Reciprocal cooperation of phytochemicals and micronutrients against typical and atypical forms of Borrelia spp.

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Anna Goc, Aleksandra Niedzwiecki, Matthias Rath

Journal of Applied Microbiology 2017, 123(3): 637-650

Abstract: Aims: Borrelia spp., a causative pathogenic factor of Lyme disease, has become a major public health threat. Current treatments based on antibiotics often lead to relapse after their withdrawal. Naturally derived substances that could work synergistically to display higher efficacy compared to the individual components may serve as a resource for the development of novel approaches to combat both active and latent forms of Borrelia spp.

Methods and Results: Using checkerboard assay, we investigated the anti-borreliae reciprocal cooperation of phytochemicals and micronutrients against two species of Borrelia selected as prevalent causes of Lyme disease in the US and Europe. We tested 28 combinations of phytochemicals such as polyphenols (baicalein, luteolin, rosmarinic acids), fatty acids (monolaurin, cis-2-decenoic acid), and micronutrients (ascorbic acid, cholecalciferol, and iodine). The results showed that the combinations of baicalein with luteolin as well as monolaurin with cis-2-decenoic acid expressed synergistic anti-spirochetal effects. Moreover, baicalein and luteolin, when combined with rosmarinic acid or iodine, produced additive bacteriostatic and bactericidal effects against typical corkscrew motile spirochetes and persistent knob/round-shaped forms, respectively. An additive anti-biofilm effect was noticed between baicalein with luteolin as well as monolaurin with cis-2-decenoic acid. Finally, application of the combination of baicalein with luteolin increased cytoplasmic permeability of Borrelia spp. but did not cause DNA damage. Conclusions: These results show that a specific combination of flavones might play a supporting role in combating Borrelia spp. through either synergistic or additive anti-borreliae effects. Significance and Impact of Study: Presented here in vitro results might help advancing our knowledge and improving the approach to target Borrelia spp.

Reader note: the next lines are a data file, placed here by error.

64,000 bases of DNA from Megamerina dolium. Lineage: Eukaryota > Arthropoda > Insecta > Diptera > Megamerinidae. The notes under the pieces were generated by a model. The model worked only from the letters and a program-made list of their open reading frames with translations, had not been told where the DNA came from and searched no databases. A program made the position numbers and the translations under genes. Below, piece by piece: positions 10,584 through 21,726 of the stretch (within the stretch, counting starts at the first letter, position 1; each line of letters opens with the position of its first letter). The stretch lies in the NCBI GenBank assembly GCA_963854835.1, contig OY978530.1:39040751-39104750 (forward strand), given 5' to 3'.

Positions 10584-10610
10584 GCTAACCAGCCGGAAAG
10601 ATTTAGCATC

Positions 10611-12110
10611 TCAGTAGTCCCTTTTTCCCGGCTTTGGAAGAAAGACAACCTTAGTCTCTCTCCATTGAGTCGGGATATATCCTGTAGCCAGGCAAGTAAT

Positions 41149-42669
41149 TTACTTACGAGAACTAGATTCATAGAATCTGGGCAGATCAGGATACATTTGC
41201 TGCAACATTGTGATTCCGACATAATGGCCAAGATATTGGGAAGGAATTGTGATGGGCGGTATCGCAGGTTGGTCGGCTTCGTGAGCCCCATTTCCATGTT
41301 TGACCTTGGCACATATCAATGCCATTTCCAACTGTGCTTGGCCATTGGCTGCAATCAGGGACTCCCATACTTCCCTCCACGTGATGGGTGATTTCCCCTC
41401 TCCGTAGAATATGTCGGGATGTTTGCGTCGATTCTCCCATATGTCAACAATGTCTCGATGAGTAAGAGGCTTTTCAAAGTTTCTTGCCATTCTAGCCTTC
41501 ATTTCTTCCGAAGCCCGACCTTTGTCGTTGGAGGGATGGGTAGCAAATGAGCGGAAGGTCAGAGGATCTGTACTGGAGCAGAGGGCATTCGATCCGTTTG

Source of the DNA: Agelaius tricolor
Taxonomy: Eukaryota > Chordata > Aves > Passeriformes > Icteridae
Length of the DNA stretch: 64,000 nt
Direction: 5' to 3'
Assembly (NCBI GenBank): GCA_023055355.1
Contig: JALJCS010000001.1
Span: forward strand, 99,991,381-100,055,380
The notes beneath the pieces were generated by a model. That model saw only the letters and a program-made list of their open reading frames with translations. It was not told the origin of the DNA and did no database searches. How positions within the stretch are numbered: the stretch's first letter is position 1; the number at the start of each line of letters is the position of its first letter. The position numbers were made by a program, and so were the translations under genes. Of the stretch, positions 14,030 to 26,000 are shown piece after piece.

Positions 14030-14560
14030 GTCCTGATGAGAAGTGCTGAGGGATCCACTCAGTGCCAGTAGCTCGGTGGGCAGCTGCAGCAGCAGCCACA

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Key Words:
biofilm, Borrelia sp., cysts, micronutrients, phytochemicals, spirochetes

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